You’re Never Weird on the Internet (almost), by Felicia Day

day you're never weird on the internet

Series: Standalone
Genres:
 Biography, Non-Fiction
Published: August, 2015
Goodreads | Amazon

“From online entertainment mogul, actress, and “queen of the geeks” Felicia Day, a funny, quirky, and inspiring memoir about her unusual upbringing, her rise to Internet-stardom, and embracing her individuality to find success in Hollywood.

“The Internet isn’t all cat videos. There’s also Felicia Day—violinist, filmmaker, Internet entrepreneur, compulsive gamer, hoagie specialist, and former lonely homeschooled girl who overcame her isolated childhood to become the ruler of a new world… or at least semi-influential in the world of Internet Geeks and Goodreads book clubs.

“After growing up in the south where she was “home-schooled for hippie reasons”, Felicia moved to Hollywood to pursue her dream of becoming an actress and was immediately typecast as a crazy cat-lady secretary. But Felicia’s misadventures in Hollywood led her to produce her own web series, own her own production company, and become an Internet star.

“Felicia’s short-ish life and her rags-to-riches rise to Internet fame launched her career as one of the most influential creators in new media. Now, Felicia’s strange world is filled with thoughts on creativity, video games, and a dash of mild feminist activism—just like her memoir.

“Hilarious and inspirational, You’re Never Weird on the Internet (Almost) is proof that everyone should embrace what makes them different and be brave enough to share it with the world, because anything is possible now—even for a digital misfit.”


Katelynn’s Review

Rating:  5 / 5
Format:  Hardcover
Started:  December 27th, 2015
Finished:  December 28th, 2015
Wine Pairing:  Pinot Grigio.  Something dry and sexy that still makes your cheeks pucker and eyes water.  Because that is this book.

I’m not sure how you could read this book and not fall in love with Felicia Day, regardless of how you felt of her before. I went in with a huge appreciation for what Felicia stood for, how she stood for it, and how she holds herself. Now that I’m finished, I’m feeling a little raw and so unbelievably proud of Felicia. All of us “invisibles” (aka. not-even-remotely-popular/famous-people) have no idea what the people we admire go through, and will continue to go through. Here, we can step in for a little bit and realize that it’s not all sunshine and rainbows, and that it takes a shit-ton of work – not so different from life for the rest of us even though that’s not what we may originally think.

I’ve played World of Warcraft, and I love World of Warcraft.  I’m absolutely terrible, but I keep coming back to play solo and wander the worlds on my own becuase I have no idea how to socialize on the internet.  I admire Felicia for making friends and meeting them in real life.  I can’t even do that with people I used to be friends with, let alone complete strangers!   You go girl!

“I love crafting. Knitting, decoupage, scrapbooking, any “lady-ish” art form, I’m a fan. For about six months each. Then I shove all the supplies in a closet, alongside the skeletons of long dead New Year’s resolutions, like saber fencing, playing the ukulele, and Japanese brush painting.”
 – You’re Never Weird on the Internet (almost), by Felicia Day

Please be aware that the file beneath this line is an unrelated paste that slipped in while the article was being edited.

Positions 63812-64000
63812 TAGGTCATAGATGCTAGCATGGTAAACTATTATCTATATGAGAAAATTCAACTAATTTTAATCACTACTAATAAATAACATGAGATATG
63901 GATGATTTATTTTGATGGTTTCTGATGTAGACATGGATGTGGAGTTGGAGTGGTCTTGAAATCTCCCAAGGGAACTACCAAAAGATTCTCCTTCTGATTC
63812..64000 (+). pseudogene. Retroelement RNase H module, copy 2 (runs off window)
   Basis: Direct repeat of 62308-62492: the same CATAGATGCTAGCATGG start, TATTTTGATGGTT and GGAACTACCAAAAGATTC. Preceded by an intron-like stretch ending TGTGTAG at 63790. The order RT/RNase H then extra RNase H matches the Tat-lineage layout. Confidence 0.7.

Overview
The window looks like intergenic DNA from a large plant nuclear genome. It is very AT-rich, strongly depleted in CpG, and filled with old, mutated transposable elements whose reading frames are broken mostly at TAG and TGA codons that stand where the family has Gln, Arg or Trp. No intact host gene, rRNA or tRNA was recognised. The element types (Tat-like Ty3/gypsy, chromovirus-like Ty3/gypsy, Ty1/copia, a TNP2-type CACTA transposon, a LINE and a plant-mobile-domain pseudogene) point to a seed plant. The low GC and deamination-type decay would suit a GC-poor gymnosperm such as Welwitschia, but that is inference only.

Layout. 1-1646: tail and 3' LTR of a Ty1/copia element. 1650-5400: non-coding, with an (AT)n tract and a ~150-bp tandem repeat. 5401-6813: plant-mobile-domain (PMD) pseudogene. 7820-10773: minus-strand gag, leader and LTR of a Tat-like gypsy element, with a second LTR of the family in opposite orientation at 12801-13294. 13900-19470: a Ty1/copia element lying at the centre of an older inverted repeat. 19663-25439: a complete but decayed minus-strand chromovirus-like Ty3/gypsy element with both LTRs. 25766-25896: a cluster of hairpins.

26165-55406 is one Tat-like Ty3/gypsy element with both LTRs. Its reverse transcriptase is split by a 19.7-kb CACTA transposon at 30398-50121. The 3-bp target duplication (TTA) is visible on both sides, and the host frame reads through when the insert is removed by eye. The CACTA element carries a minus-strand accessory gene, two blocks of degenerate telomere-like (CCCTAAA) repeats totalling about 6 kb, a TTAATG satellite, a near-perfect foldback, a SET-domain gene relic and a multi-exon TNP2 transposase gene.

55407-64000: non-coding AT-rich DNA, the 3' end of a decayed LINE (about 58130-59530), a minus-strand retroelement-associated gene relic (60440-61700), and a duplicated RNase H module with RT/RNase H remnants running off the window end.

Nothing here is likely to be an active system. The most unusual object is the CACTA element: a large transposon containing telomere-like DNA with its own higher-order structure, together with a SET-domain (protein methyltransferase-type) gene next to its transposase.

Not only do I relate way to much to this, but also to her entire chapter about her WoW experience.  I’ve never been that addicted, nor have I levelled fully or been an active player in a guild, but I related too much regardless (I have had this reservation standing guard in the back of my mind, as I was warned the addiction was too real when I first started).  And so I shall worry and regulate my usage because that much WoW is deteriorating and mind-numbing and I definitely have that kind of personality.

However, despite her gaming and Internet experience, the part that I related the most to was the struggles that come with personal growth.

“Yeah, yeah, success is a ladder, a marathon instead of a sprint and all that crap. Everyone can TELL you stuff like that, but you really have to understand advice in relation to YOURSELF, or it’s all just nice intellectual theory.”
– You’re Never Weird on the Internet (almost), by Felicia Day

People don’t realize, after they’ve known you for a month or two, how much you’ve gone through internally to become that “bubbly” person they know.  They don’t know, nor do they understand.  Going into something blind, not knowing what you’re getting into, and just going with it until you’re someone completely different is terrifying.  Sometimes you don’t even know it happened, and you don’t until you see someone you hadn’t seen in a while and they look at you like they never recognized you.  Hopefully it’s for the better, but unfortunately, sometimes it’s for the worse.  But no matter what anyone says, good or bad, you’re left with that nagging thought in the back of your mind that maybe it wasn’t for the best.  Those people you admire from long ago who no longer talk to you, were they right?  Were you better before?  Should you have made those decisions?  Gone down that road?

But you can’t change choices, and you can’t go back.  So you worry.

You’re never sure if it happens to anyone else, but knowing that it does happen makes you feel so much better about yourself.  And as stupid as it sounds, it does make you feel better to know that the people you idolize are still just humans like the rest of us.

Each page of Felicia Day peels away a layer of the protective shell we build up around ourselves as we relate to what she shares of herself.  No matter your walk of life, there’s something to be heard from Felicia Day, and we can all laugh or cry with her as we read her books.

If there’s something you think is missing, this may be it.